Ever had to deal with tiny polystyrene balls clinging to your carpet? Or admired the neat narrow grooves stamped onto a vinyl record? Perhaps you have just acquired a sleek viscose shirt. Polystyrene, PVC, vinyl, acrylic, rayon, viscose, nylon, PET, polyester - these are words we never think twice about as they slip into a conversation. Epoxy resin and polyurethane are another two, although perhaps less well known. Others are hidden behind more descriptive names such as the popular cling film we wrap around food, which is made out of polyethylene. And there are many more. Their common denominator? Each of these materials are manmade polymers. In other words, they are artificial; Nature does not provide them. However, she can come up with some of the building blocks. Itaconic acid is one, and was first discovered in the fungus Aspergillus itaconicus which was named after it. Today, widely used in the synthesis of polymers to make lubricants, thickeners, rubber or resins for example, itaconic acid is provided in quantity by Aspergillus terreus - with the help of an enzyme known as CAD, or cis-aconitic acid decarboxylase.
Polymers have a fascinating history. While polymers such as plastics have become less and less popular for the part they now play in polluting the planet, the reason they were developed in the first place was, ironically, to preserve materials of natural origin that were rare or becoming scarce. Two wonderful examples: ivory and silk. As the story goes, towards the end of the 19th Century, a prize of $10,000 was offered to the person who could think up a substitute for ivory. In 1869, after several fruitless trials to produce something stable, the American engineer John Wesley Hyatt finally treated cellulose - which he extracted from cotton fibre - with camphor. The end product - known as celluloid today - had the colour of ivory and could be moulded into all sorts of shapes. It was subsequently used for making items such as billiard balls, false teeth and piano keys. Nylon, made from petroleum, appeared quite some time later, and successfully replaced another scarcity: silk. In the 1930s, the very first nylon was used to make toothbrush bristles. Nylon 'silk' stockings - still frequently called 'nylons' - appeared in 1940 and 64 million pairs were sold within a year.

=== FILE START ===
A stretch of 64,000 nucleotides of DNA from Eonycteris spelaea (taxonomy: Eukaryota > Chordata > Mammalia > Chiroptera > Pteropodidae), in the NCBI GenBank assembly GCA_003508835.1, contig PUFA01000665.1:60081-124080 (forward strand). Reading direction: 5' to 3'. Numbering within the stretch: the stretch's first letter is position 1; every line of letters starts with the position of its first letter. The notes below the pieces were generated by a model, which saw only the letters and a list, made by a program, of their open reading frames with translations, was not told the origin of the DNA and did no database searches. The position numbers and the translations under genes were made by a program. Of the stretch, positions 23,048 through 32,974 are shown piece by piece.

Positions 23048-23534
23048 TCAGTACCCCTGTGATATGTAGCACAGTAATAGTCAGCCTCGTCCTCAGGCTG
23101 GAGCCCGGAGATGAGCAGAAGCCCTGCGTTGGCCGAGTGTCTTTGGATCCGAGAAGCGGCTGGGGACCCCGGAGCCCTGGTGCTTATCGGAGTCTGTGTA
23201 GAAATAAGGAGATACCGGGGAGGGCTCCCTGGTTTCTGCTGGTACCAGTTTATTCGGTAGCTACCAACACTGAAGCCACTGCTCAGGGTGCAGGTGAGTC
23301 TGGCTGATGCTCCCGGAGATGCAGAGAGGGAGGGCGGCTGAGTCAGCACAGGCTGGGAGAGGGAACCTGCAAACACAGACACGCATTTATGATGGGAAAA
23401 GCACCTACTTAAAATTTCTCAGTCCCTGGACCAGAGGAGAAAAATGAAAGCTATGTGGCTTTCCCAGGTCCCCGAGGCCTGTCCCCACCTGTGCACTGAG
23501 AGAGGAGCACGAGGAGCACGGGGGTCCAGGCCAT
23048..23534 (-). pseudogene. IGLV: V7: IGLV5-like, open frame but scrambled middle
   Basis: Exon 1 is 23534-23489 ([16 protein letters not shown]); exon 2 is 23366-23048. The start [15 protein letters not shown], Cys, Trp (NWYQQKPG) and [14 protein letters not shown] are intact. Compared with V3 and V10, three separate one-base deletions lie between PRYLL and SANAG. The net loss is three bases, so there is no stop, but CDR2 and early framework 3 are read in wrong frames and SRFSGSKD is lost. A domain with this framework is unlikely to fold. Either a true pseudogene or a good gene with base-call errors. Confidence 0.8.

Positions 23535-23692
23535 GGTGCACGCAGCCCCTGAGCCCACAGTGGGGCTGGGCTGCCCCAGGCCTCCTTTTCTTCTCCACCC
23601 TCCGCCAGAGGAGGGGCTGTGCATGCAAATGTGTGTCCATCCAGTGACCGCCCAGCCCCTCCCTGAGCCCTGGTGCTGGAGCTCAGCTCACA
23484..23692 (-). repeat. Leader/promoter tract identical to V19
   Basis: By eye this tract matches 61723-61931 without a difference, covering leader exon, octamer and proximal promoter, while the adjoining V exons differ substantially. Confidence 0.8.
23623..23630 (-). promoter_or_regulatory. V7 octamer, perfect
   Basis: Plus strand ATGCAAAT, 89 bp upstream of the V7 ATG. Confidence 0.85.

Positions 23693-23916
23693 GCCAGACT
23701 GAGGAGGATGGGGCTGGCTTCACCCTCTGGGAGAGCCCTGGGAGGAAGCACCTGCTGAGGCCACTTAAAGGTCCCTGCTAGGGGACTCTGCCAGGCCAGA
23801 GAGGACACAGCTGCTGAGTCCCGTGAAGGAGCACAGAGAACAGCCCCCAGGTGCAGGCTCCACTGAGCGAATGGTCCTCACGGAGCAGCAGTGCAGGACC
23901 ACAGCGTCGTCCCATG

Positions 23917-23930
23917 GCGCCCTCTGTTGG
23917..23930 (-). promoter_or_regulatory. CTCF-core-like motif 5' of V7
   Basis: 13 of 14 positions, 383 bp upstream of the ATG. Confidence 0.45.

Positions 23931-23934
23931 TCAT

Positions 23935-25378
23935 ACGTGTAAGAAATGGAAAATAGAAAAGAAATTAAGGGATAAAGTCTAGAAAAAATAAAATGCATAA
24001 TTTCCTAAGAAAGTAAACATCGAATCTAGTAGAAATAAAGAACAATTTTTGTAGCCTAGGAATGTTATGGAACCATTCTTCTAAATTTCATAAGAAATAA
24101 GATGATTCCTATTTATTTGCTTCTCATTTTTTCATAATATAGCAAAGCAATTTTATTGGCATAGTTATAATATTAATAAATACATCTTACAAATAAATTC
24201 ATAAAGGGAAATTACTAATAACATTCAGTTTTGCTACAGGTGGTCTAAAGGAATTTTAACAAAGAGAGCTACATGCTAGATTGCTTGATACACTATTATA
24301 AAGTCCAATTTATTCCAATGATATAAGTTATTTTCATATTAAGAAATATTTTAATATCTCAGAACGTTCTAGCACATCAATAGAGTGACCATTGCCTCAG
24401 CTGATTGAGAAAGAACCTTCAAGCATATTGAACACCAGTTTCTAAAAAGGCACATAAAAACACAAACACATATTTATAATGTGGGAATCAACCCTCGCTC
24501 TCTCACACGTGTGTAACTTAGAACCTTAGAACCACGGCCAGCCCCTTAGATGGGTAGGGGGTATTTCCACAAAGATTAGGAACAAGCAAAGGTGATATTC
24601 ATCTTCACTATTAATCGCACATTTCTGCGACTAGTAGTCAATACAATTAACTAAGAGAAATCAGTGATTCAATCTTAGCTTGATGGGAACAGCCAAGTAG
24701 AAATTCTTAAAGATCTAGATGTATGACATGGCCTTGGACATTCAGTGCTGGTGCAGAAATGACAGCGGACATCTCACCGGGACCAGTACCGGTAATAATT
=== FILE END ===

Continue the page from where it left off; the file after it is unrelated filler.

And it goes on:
To cut a long and engaging story short, over the past 150 years, many different polymers have emerged with tailored physical and chemical properties - such as plasticity, strength, elasticity, adhesiveness, resistance to water, resistance to heat and so on. We rub shoulders with manmade polymers on a daily basis. They are used to make our grocery bags and our clothes. They are used in wire insulation, squeeze bottles, toys, outdoor furniture, household and medical appliances, blankets, tents, footwear, luggage, helmets, paints, fingernail polish, eyeglass frames, CDs and... chewing gum. Many of the building blocks are snatched from Nature, and sometimes quite accidentally. Itaconic acid - or methylidenebutanedioic acid (C5H6O4) - was discovered in the 1830s while manipulating citric acid. A century later, a filamentous fungus was found to produce the exact same acid, using sugar as a carbon source, and was subsequently called Aspergillus itaconicus. Its fellow fungus, Aspergillus terreus, also synthesizes itaconic acid - and at a far higher rate. This turned out to be of industrial interest since polymers of the acid are used in materials such as lubricants, thickeners, coatings, cosmetics and synthetic resins.